tourists than to send local tourists abroad — but without incoming tourism, the Ukrainian tourist business may find itself in a very tough situation. What are, in your opinion, the main UIA achievements? We were the first in starting and developing ma ny things. We were the first in Ukraine to start flying Boeing airliners and we were the first to in troduce the world standards in services. We were

the first to start publishing an inflight magazine. We were the first to become members of the Inter national Air Transport Association (IATA). We were the first to pass successfully the Internatio nal Civil Aviation Organization (ICAO) audit. We were the first to launch the passengers’ loyal ty program Panorama Club. We were the first to launch an official website, to introduce electronic tickets. We were the first to introduce the full ma intenance of Boeing airliners at Boryspil Airport. We’ve always been motivated by the ideas of in tegration into Europe. The professionalism and integrity of UIA as a company is probably our main achievement. UIA has about a hundred employees when it was foun ded and now we employ over 1,500 people. I think they appreciate working for UIA — we provide so cial and financial benefits, we provide opportuni ties for training. Initiative and company spirit are our main assets. 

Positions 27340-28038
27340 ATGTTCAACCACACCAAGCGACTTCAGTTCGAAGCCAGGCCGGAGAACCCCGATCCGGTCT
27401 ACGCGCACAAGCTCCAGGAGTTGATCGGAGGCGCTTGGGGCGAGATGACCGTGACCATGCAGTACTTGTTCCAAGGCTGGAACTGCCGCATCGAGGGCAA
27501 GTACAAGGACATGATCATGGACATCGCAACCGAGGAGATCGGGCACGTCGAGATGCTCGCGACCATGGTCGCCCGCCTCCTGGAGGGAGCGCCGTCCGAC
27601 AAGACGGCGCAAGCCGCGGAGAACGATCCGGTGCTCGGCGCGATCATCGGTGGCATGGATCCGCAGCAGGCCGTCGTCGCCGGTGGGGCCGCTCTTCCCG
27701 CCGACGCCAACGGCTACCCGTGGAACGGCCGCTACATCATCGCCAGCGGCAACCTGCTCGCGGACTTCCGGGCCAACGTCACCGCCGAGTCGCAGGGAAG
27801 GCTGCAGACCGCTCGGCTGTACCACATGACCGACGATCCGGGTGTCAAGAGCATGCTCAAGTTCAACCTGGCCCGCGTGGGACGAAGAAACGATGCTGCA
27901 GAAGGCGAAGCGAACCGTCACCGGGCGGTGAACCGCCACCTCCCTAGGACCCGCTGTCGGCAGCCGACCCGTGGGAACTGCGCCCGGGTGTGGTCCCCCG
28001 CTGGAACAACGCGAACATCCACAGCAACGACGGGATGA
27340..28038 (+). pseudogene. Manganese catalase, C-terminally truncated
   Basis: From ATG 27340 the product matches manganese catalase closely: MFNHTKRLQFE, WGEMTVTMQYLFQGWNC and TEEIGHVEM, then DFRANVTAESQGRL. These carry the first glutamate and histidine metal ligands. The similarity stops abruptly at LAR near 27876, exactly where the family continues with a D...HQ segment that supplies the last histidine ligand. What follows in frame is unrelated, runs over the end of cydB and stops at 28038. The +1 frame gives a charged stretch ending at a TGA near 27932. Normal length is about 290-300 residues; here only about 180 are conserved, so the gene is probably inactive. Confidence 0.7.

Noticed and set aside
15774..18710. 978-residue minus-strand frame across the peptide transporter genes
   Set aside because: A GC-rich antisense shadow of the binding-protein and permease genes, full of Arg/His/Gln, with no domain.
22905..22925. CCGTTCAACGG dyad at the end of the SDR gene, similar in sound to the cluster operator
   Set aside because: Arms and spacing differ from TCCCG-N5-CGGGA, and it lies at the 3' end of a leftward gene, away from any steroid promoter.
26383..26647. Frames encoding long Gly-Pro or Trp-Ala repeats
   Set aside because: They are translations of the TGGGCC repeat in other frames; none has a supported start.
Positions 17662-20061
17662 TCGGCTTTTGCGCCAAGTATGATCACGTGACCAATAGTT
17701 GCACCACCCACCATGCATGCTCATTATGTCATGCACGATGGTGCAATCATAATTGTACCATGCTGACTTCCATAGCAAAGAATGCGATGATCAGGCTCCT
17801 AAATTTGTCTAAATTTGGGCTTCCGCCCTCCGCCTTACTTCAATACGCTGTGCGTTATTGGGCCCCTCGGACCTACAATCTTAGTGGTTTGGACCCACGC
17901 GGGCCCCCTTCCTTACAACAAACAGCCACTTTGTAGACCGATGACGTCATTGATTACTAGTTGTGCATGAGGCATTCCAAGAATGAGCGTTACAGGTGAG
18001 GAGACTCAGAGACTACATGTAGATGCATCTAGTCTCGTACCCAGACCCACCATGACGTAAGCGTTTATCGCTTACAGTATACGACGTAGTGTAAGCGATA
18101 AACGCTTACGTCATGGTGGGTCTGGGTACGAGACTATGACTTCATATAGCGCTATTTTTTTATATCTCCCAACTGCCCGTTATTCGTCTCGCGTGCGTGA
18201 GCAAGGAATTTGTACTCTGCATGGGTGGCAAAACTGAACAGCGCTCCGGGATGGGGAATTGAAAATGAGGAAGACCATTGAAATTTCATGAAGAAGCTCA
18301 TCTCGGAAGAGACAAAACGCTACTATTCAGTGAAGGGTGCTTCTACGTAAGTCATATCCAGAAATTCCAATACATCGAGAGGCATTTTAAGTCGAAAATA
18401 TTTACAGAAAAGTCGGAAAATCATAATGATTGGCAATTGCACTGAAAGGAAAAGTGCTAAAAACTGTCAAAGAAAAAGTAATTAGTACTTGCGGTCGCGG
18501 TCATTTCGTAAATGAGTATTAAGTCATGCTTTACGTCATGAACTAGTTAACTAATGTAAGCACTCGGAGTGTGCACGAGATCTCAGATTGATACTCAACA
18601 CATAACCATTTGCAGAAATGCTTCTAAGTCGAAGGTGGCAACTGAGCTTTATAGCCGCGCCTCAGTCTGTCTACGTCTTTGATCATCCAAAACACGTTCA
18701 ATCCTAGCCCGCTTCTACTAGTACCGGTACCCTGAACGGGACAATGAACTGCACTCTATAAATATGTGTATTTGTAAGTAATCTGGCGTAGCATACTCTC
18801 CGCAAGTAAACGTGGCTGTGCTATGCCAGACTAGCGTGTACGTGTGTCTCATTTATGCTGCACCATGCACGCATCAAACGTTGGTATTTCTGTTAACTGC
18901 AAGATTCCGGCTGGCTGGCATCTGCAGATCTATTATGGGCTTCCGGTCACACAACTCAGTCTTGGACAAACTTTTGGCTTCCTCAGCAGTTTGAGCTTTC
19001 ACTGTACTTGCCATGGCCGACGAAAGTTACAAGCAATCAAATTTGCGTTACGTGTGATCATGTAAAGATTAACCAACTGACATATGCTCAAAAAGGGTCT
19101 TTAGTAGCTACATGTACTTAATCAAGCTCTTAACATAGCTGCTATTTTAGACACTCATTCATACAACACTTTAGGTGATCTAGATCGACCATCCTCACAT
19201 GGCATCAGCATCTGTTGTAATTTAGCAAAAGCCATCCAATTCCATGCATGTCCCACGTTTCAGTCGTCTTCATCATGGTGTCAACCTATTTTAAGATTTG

Dmytro Kiva, a representative of the Antonov Aeronautical Scientific and Technical Complex, presents an award to Yury Miroshnykov, UIA president.

A certificate of appreciation is handed by Heorhiy Pyvovarov, Minister of the Cabinet of Ministers of Ukraine.

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DISCOVERING

Boulevard Shevchenko in the early 20th century, with the central building of St Volodymyr University (now Shevchenko University) in the background.

A Stroll Along Shevchenko Boulevard OLEKSA PANIV TAKES THE READERS ON A WALK ALONG ONE OF THE CENTRAL STREETS OF KYIV, SHEVCHENKO BOULEVARD, WITH ITS INTIMATIONS OF THE NOBLE PAST, The monument to Count Alexey Bobrinsky, a fam ous industrialist and a patron of art. Early 1900s.